Clashing Chemical Safety Bills: Industry vs. Consumers
The U.S. Senate shortly faces a choice between two views of chemical regulation—one backed by industry, the other with stronger consumer protections.
The first, with heavy support from the chemical industry, got its first hearing Wednesday before the Senate Environment and Public Works Committee. The Frank R. Lautenberg Chemical Safety for the 21st Century Act, co-sponsored by Sen. David Vitter (R-Louisiana) and Sen. Tom Udall (D-New Mexico), is touted as a “common-sense” update to the current regulatory legislation. However, the Environmental Working Group (EWG) called the proposal “actually worse than the existing Toxic Substances Control Act.” The organization cites the failure to specifically address asbestos, deadlines for chemical review pushed far into the future, not allowing states to set tougher standards for chemical safety, and several other issues. In addition EWG says the bill would actually weaken the Environmental Protection Agency’s ability to intercept imported unsafe chemicals.
The chemical industry has made sure those who co-sponsored the Lautenberg bill are well taken care of financially. Vitter received $14,000 from the industry in the 2014 election cycle, topping off the nearly $60,000 the industry has handed him during the past six years. He also received a $150,000 donation from the American Chemistry Council to the super PAC supporting his Louisiana gubernatorial bid, according to Maplight. The industry donated $15,000 to Udall during the 2014 cycle and sponsored a television commercial in support of his leadership.
Additionally, during that same election cycle, all 17 senators who sponsored or co-sponsored the Vitter-Udall bill were among the current members of the Senate who received more than $1 million in donations from the nation’s top 10 chemical companies. The total amount spent by those organizations on lobbying during that period was more than $76 million, Maplight reported. The industry’s spending on lobbying immediately after the legislation was introduced hit a record high for those companies. More than $4 million was spent by the Chemistry Council alone to pay for TV and radio ads supporting the campaigns of those in Congress who backed the bill.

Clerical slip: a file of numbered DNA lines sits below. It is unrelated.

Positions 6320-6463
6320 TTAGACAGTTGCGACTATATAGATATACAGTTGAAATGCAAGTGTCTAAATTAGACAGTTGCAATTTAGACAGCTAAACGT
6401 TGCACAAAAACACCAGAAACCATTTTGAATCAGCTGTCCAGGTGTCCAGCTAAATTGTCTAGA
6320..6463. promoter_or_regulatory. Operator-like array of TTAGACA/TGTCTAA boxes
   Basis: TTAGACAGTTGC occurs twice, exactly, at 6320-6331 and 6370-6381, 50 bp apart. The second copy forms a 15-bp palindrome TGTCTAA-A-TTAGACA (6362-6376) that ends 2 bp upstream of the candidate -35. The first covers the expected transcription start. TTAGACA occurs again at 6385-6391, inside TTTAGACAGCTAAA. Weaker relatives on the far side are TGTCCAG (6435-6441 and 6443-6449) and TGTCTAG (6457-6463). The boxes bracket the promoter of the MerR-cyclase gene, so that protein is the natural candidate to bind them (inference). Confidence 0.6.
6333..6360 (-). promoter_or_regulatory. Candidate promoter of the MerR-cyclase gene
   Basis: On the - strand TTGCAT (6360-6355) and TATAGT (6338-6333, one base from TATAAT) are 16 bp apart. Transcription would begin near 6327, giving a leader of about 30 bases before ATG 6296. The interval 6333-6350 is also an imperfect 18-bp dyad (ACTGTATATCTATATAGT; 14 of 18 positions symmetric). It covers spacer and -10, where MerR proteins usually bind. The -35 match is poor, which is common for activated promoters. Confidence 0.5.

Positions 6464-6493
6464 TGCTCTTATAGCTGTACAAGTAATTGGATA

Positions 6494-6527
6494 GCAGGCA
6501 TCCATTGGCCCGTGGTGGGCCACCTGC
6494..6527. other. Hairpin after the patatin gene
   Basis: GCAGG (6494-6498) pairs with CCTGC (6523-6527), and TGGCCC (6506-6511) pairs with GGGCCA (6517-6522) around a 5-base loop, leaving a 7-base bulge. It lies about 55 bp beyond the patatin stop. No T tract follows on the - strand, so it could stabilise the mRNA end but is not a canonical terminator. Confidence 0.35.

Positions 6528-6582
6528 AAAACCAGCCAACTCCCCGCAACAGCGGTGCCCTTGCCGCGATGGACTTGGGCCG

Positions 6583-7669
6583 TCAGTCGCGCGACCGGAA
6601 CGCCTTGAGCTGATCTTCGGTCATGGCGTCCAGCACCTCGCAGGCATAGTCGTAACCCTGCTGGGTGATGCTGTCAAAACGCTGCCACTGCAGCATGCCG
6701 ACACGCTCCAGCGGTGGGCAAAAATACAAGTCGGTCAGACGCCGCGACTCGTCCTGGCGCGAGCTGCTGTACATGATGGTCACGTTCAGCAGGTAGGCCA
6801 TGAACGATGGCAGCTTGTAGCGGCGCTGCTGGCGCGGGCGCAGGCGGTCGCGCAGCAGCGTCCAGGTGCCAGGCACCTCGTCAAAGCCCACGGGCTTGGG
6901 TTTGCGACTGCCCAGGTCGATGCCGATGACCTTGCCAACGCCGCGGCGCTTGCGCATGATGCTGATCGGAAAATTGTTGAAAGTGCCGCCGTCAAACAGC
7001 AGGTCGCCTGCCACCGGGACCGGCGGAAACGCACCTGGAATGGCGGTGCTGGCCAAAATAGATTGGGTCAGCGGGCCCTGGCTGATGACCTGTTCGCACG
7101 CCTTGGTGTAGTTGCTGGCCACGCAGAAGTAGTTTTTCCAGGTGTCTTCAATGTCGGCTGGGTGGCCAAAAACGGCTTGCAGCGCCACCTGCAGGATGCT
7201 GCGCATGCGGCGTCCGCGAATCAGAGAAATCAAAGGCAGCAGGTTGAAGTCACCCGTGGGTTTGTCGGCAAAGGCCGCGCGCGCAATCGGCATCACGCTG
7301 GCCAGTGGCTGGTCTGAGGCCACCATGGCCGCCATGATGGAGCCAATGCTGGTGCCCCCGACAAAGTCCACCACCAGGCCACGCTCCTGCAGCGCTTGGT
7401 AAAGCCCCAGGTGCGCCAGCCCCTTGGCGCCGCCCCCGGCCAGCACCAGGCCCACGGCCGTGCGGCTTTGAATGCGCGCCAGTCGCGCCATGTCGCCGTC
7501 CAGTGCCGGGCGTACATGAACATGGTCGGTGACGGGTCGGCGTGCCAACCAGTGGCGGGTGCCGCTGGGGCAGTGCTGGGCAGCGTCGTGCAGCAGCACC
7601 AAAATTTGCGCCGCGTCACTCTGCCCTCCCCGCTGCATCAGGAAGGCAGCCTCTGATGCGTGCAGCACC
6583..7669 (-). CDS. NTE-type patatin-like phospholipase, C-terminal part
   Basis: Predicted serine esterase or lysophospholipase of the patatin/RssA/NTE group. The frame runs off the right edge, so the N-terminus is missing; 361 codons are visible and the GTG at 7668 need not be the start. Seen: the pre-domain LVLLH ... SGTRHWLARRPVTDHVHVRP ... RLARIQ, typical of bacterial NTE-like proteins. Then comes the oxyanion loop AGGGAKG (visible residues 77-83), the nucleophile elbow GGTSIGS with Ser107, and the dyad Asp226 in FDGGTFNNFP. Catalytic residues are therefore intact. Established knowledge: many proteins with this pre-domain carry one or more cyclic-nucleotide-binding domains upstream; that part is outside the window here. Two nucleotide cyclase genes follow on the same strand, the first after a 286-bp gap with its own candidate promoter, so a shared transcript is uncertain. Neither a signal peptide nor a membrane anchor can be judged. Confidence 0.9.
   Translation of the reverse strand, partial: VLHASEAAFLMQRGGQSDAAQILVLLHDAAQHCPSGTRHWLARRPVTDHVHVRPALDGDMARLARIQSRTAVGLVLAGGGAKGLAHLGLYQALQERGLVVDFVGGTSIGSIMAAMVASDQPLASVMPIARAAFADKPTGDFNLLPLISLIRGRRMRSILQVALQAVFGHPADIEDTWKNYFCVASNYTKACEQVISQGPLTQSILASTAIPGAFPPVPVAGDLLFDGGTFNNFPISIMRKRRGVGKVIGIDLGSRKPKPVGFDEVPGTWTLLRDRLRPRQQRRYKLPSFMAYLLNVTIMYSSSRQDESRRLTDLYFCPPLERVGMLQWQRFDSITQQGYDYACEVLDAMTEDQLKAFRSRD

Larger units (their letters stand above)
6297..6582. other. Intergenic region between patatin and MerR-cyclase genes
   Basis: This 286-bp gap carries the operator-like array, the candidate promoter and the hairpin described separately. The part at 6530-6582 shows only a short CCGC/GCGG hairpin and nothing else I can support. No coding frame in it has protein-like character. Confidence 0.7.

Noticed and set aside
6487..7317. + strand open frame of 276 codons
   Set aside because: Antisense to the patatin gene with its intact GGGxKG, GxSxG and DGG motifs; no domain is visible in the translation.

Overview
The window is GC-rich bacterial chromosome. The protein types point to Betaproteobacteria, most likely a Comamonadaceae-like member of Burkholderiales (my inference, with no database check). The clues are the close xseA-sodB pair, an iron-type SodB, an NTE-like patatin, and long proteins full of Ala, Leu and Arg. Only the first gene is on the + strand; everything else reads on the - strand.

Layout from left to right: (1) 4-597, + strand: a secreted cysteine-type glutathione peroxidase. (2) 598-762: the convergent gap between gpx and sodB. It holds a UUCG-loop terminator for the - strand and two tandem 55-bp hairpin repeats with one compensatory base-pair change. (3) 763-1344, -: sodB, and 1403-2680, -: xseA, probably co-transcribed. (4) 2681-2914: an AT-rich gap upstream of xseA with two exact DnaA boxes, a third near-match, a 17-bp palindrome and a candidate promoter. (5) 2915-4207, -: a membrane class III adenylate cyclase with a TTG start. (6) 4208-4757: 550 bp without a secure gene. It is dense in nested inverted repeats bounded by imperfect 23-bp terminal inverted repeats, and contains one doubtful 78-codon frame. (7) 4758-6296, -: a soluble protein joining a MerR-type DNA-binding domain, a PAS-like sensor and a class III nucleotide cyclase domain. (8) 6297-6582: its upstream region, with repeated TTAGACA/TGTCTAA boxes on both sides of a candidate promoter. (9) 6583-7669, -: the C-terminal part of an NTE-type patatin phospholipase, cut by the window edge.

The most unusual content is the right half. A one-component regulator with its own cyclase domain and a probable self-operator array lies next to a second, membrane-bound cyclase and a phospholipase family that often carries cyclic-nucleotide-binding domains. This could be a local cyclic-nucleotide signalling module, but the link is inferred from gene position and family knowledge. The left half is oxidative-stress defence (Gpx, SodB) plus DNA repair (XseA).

“I’ve been around the Senate for a long time, but I have never before seen so much heavy-handed, big-spending lobbying on any issue,” Sen. Barbara Boxer (D-California) told The New York Times. “To me it looks like the chemical industry itself is writing this bill.”
Boxer even tracked the bill’s origins to the industry’s lobbying arm. “Maybe I’m old fashioned, but I do not believe that a regulated industry should be so intimately involved in writing a bill that regulates them,” she added.
In response to what she viewed as deficiencies in the Lautenberg bill, Boxer and Sen. Ed Markey (D-Massachusetts) have introduced the Alan Reinstein and Trevor Schaefer Toxic Chemical Protection Act. That legislation, named for two victims of chemical pollution, would go much farther in protecting Americans from chemical dangers. It would require faster review of chemicals, specifically address the threat from asbestos, allow states to impose more restrictions and enforce a stricter standard of what is hazardous.
“This legislation will preserve vital protections like a state’s ability to clamp down on dangerous chemicals, while ensuring that known chemical threats to public health are acted on quickly,” Markey said in a statement. “This bill will help ensure that communities are protected from chemical spills and clusters of disease that are related to toxic exposures.”
There’s currently no timetable for the Senate Environment and Public Works Committee, run by Sen. James Inhofe (R-Oklahoma), to take up Boxer and Markey’s bill.
To Learn More:
Boxer: Chemical Bill Came From Industry (by Lydia Wheeler, The Hill)
Industry Chemical Bill Worse Than Current Law (by Scott Faber, Environmental Working Group)
Hearing Notification (Senate Environment and Public Works Committee)
Chemical Industry Increases Contributions and Lobbying as Congress Takes up Chemical Bill (by Daniel Stevens, Maplight)
Senators Boxer and Markey Introduce TSCA Reform Bill to Protect the Health of Children and Communities (Senate Environment and Public Works Committee)
Tom Udall’s Unlikely Alliance With the Chemical Industry (by Eric Lipton, New York Times)
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